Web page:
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In books devoted to teaching grammar it is usual to establish two main divisions, these being variously termed:

1. Morphology (Greek: tnorphé — form, logos — learning).

2. Syntax — The Grammar of Sentences (Greek: syn — with, tasso — arrange).

The subject matter of morphology is the grammatical classes and groups of words, their grammatical categories and systems of forms (paradigms) in which these categories actually exist.

The word as a grammatical unit has its meaning and form.

Syntax examines the ways in which words may be combined and the relationships that exist between the words in combination.

Keeping this traditional classification of linguistic studies, we must naturally recognise the affinities between the two parts of grammar. Syntax bears an intimate relation to morphology because morphological devices are greatly conditioned by syntactical arrangements. It is of great importance to our subject to understand the constant reciprocal action of form and function. These two should be studied in their relationships but none should be brought to the front at the expense of the other.

Morphology is inadequate alone, because relatively few kinds of English words are subject to morphological variation. Syntax alone will not do either partly because there are borderline word-forms and phrases not indisputably assigned to any class.

Itseems practical to distinguish between paradigmatic and syntagmatic study of morphology. Thus, for instance, if we consider the word-form itself as part of a given paradigm we remain in the sphere of morphology. Analysing the word in its surrounding in the sentence, we discuss the syntagmatic connections of a given word. The statement that an adjective is used to modify a noun, or that an adverb is used to modify a verb, is a statement of syntagmatic or functional morphology.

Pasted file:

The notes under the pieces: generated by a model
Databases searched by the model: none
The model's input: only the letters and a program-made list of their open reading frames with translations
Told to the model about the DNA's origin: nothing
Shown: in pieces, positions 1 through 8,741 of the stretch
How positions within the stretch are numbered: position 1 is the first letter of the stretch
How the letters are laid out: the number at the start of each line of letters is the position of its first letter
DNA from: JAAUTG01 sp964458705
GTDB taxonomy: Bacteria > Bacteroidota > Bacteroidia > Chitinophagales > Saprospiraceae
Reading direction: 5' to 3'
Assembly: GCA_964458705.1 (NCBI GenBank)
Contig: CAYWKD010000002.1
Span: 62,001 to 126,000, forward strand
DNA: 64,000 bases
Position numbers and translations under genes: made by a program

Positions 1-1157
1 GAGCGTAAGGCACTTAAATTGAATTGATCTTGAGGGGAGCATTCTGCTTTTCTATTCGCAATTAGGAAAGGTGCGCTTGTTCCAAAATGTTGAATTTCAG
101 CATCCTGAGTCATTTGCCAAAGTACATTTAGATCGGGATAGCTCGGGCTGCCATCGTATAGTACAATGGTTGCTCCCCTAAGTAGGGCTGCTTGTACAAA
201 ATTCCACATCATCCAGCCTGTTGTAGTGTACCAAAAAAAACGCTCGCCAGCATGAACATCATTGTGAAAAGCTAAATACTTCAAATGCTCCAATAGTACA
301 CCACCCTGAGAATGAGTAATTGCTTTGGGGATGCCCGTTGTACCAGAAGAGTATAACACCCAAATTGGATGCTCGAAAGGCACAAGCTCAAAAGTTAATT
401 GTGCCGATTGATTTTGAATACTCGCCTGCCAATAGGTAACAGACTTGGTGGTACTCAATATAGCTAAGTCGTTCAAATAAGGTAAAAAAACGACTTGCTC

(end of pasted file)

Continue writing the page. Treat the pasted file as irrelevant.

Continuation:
In importance morphology is far inferior to syntax in Modern English. Of words in Modern English not over one fourth possess any distinctive morphological form, the others being of a common neutral morphological character, and their syntax or context alone can determine their number, case or tense: sheep, deer, set, cost, put. The structure of a language is to a large extent conditioned by its system of formal oppositions proceeding from which we generally identify the morphological classes of words.

In English the formal oppositions may be well illustrated by such pairs as girl:: girls, girl:: girl's; I:: we, and I:: me, and the set of three he:: she:: it. It is around such oppositions (also called "opposemes") that the grammatical system of the language is to a large extent built up.

Similar formal oppositions among the verbs are: play:: plays and play:: played; Cf. also the set of three am:: is:: are.

The pair play:: plays will represent the opposition between the third person singular present tense, on the one hand, and the other persons of the singular plus those of the plural, on the other. In literary English, however, it also represents an opposition on a different plane: the third person singular of a verb may occur either with or without -s; the form without -s is known as the Subjunctive, the one with -s as the Indicative, and the difference is said to be one of Mood. The meaning of each necessary grammatical abstraction makes itself clear in the course of actual usage.

The grammar of any natural language is a bilateral unity of form and content. The content of grammar appears to be generalised in its categorial expression. Organically related to vocabulary, grammar always retains its underlying categories.

A morphological category is an organised set of grammatical forms — grammemes.